home

bad things and spilled blood

One of my favorite things in the lovely spinning world is the opening title sequence for True Blood. Here, in case you haven’t seen it:

Notably missing from the opening is Sookie Stackhouse herself, who is a bouncy ray of sunshine, and all of the other Bon Temps residents who come with hearts of gold. The video drags you through a combination of profound religious devotion and equally profound depravity while the effects tint the visuals with sun-drenched dust and noise. I think if I tell you that reading The Devil All the Time is like a book-length version of that ninety-second sensory orgasm, you will want to read it. But there’s more to it that.

bcpollockdevil.jpg

Many thanks to Doubleday for the review copy.Arvin Russell grows up in Knockemstiff Holler in rural Ohio with his parents, the beautiful Charlotte and devout Willard. When Willard came home from World War II, he hid the stories of the atrocities he had witnessed. But as Arvin grows older, he learns how to fight from Willard, who does not seem to extend his religious devotion to allowing God to punish those who trespass against him. When Charlotte develops cancer, Willard (by now a problem drinker) turns to prayer and disturbing ritual to try to save her.

After a time jump, Arvin is living with his grandmother Emma in West Virginia, in another rural community. He’s a teenager now, scarred by his childhood, quiet but given to explosions of violence just like Willard had been. Emma is also raising Lenora, the daughter of a murdered woman. Lenora, an awkward teen often mocked by classmates, brings out the protective instincts Arvin learned from his father’s devotion to his mother. The West Virginia sections of the book also introduce us to preacher Roy Laferty, who eats spiders during his service while his wheelchair-bound cousin Theodore accompanies him on the guitar.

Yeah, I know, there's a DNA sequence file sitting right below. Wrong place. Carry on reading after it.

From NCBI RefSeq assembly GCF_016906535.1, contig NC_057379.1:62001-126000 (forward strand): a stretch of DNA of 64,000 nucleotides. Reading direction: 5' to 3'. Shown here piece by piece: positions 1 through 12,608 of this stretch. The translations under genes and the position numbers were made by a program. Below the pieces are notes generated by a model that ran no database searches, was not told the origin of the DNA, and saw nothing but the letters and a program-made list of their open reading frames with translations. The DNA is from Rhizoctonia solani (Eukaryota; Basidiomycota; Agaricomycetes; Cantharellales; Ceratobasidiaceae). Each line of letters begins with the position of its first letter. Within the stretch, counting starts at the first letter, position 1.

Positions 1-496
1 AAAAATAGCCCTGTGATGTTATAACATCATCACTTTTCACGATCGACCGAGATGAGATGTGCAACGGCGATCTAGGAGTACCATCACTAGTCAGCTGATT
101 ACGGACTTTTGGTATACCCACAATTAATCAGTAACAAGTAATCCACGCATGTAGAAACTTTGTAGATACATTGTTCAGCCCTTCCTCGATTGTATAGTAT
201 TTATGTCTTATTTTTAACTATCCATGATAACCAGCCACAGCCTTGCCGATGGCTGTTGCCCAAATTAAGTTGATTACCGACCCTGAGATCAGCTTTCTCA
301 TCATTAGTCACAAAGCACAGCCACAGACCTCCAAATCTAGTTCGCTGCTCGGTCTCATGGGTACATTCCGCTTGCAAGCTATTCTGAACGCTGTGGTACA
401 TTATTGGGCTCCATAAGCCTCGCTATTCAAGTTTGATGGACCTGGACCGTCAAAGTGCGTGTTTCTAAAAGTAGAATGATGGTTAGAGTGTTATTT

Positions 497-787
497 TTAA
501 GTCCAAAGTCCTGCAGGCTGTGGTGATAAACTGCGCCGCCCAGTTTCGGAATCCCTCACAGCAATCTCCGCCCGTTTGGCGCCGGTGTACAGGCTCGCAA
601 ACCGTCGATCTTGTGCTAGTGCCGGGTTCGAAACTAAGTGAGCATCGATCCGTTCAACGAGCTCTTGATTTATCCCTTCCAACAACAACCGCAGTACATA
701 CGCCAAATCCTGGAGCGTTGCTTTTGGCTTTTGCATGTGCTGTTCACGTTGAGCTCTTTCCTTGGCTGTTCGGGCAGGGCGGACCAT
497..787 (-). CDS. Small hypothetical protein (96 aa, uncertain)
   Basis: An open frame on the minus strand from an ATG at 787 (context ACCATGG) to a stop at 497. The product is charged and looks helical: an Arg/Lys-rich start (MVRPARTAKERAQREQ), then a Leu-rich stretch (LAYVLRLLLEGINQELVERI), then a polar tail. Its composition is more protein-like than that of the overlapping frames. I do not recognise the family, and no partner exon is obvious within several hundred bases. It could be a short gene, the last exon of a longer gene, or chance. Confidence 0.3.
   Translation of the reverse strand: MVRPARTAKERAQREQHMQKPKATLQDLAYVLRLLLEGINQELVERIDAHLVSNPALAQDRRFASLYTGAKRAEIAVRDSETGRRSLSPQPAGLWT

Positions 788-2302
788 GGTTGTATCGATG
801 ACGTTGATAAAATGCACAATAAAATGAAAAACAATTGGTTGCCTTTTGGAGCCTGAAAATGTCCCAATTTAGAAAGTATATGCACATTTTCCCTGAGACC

Back in Ohio, Carl Henderson waits for his wife Sandy’s two-week vacation from work. Carl’s passion is photography, and when he and Sandy get the chance they hit the road with camera and film. Of course, then they pick up hitchhikers, Carl offers Sandy’s favors in exchange for some explicit pictures, and then murders their night’s model. A few miles down the road, they’ll find another one. By the time Donald Ray Pollock draws all these characters together in the last pages of his novel, they have all been pushed past personal breaking points into primal desperation.

The Devil All the Time is set in a world where pleasure is almost foreign, something for people who don’t live where these characters do. Sex is cheap, life is short and brutal, and the hope of some salvation after death is the only reason to keep drawing breath. It’s simultaneously stylish and plain-spoken, almost rawboned in its structure but told with a keen enough eye to hint at Pollock’s sense of humor. Enough work went into it to make it feel effortless.

This is probably not the sort of book you can picture me recommending based on the other books I’ve reviewed here. But I do, I really do recommend it if this description intrigues you. It is an unbelievably dark book, and if you’re looking for something to dip into idly that won’t stay with you the rest of the day, maybe this isn’t right for you after all. This book spoke to me, though. It was an immersion into a world I could never have imagined and people whose morality is defined by completely different rules than my own. By the end of The Devil All the Time love feels like an alien concept, something outside of survival instead of intrinsic to it. Somehow, it made me crave it more.

The Devil All the Time | Donald Ray Pollock

Doubleday (July 12, 2011)

Powell’s | IndieBound | McNally Robinson